We were a team of Directors covering England and Wales. I was East Anglia. We met every month around the country and I remember these team meetings as intellectually stimulating and energising. Matthew was an inspiration, though long term his management was a bit shaky and he and Ray fell out.

I was going through a very painful divorce at the time, but my saving grace was I managed to create a team around me who were fully functioning and immensely loyal to me. With the ultimate collapse of Scarman 3 years or so later two of them took over the area and set up their own company, Can Do Communities which is still going. Another guy I took on secondment from HM Customs remains a close friend. Matthew continues his entrepreneurial endeavours.

What did I learn from this time? It was the closest I ever came to starting a business. I wanted to combine my interest in travel and set up a small group travel company in developing countries. One of the team had been a financial director in a travel company. We went and did a recky of El Salvador. I had some of the skills necessary, but was unable to pull together the right team that might have made it a possibility. Now organisations like Intrepid run these types of trips all over the world. My only reservation about Intrepid is that as their success builds they are moving away from locally run hotels and building their own accommodation. I think this is mainly because so many travellers are so fussy about things like en suites, but of course they make more profits that way too.

7. There is no avoiding it. You must get your head around social media.
I went to a #DreamActInspire event organised by unltd.org.uk to support young social entrepreneurs aged 16-30. I went with a young man from one of our estates I want to encourage to use one of our centres to run afterschool activities based around football training.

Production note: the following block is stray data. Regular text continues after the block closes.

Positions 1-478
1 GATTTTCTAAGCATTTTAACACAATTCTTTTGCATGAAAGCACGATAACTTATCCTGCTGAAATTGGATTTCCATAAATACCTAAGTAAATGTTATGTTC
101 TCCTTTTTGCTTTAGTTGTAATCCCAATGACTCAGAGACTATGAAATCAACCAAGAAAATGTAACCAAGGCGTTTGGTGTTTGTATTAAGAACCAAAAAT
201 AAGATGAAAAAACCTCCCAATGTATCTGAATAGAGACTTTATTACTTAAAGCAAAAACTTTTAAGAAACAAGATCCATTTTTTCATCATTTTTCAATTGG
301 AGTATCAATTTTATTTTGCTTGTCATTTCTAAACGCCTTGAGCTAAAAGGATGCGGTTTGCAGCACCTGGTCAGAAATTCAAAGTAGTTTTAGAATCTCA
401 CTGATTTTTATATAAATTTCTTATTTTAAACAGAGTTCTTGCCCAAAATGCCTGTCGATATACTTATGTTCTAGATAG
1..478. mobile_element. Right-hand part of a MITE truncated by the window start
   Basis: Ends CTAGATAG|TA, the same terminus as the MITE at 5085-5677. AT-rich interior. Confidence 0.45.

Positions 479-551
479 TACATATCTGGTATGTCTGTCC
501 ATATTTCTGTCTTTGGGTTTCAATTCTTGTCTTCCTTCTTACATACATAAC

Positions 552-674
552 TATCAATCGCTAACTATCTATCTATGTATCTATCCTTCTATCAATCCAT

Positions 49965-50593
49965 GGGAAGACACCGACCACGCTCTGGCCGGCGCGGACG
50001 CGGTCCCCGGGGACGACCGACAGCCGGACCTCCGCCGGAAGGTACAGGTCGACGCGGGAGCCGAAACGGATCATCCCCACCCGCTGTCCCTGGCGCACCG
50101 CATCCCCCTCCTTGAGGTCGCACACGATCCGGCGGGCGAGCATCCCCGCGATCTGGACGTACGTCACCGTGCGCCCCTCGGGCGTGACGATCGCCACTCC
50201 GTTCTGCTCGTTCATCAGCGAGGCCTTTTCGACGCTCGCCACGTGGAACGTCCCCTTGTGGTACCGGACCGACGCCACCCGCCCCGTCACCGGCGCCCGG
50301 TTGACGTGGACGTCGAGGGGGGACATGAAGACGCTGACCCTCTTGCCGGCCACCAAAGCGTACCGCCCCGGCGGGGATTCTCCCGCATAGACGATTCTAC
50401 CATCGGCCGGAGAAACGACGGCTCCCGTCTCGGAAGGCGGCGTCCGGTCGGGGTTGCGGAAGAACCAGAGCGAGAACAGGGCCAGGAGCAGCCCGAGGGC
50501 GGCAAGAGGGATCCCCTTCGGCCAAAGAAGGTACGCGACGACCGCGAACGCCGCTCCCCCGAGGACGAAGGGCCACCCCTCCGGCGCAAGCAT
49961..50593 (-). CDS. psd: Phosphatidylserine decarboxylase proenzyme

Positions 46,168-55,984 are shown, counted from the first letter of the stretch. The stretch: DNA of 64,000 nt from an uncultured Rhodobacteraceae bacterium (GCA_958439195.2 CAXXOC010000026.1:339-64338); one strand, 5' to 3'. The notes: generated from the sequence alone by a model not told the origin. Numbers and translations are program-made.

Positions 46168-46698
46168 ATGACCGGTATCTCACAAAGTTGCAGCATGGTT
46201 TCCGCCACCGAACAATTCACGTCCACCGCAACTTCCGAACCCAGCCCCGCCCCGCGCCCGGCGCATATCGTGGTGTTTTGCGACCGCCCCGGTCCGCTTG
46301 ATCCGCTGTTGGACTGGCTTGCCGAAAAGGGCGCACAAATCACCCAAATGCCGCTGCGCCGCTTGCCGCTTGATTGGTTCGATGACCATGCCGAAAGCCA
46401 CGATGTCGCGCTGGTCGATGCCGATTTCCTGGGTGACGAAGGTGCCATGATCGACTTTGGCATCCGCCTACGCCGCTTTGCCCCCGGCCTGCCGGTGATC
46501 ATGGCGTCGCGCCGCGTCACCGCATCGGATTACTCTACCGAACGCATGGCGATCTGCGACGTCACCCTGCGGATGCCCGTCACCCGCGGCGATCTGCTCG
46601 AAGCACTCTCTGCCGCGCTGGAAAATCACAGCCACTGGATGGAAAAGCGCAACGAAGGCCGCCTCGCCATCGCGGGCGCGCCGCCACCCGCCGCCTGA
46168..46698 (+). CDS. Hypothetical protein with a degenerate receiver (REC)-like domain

I mention it because just this experience immediately highlights shortfalls in their social media presence.

The first guy I met after a very nice woman on the stairs who did not have a card, was Ed Young from www.whatbarapp.com who just started chatting to me. He has designed an app that advises you about how busy or otherwise local bars are to you, but actually he undersells himself as he is immensely personable. He studied anthropology at uni, then being good at cricket went to Australia with Gloucester to play cricket for 4 years. I think he should have an About Me on his website as one of the pieces of advice I picked up when setting up my blog was not only that you need to have an authentic voice (this guy is erudite – I wish the text on his site was static though instead of jiggy) and that people want to know who they are buying from.

My second inspiration was Siebren who set up Festival Reboot recycling wellies from Glastonbury. He was the first speaker and just touched my heart with his earnestness; ‘I am really lucky to be alive on this planet, among the top 10% in terms of opportunity etc., idealism, ‘make your life spectacular and you will make others’ lives spectacular too’. Do I believe this? Probably. It’s why I enjoyed the night so much.
I tried to find his website, but it was under construction. I wanted to buy things, but all I could find was a facebook page. He is about to do this full time after 4-5 years during which he also picked up a parasite on a trip to Kenya. He is a geek. I admired his constancy.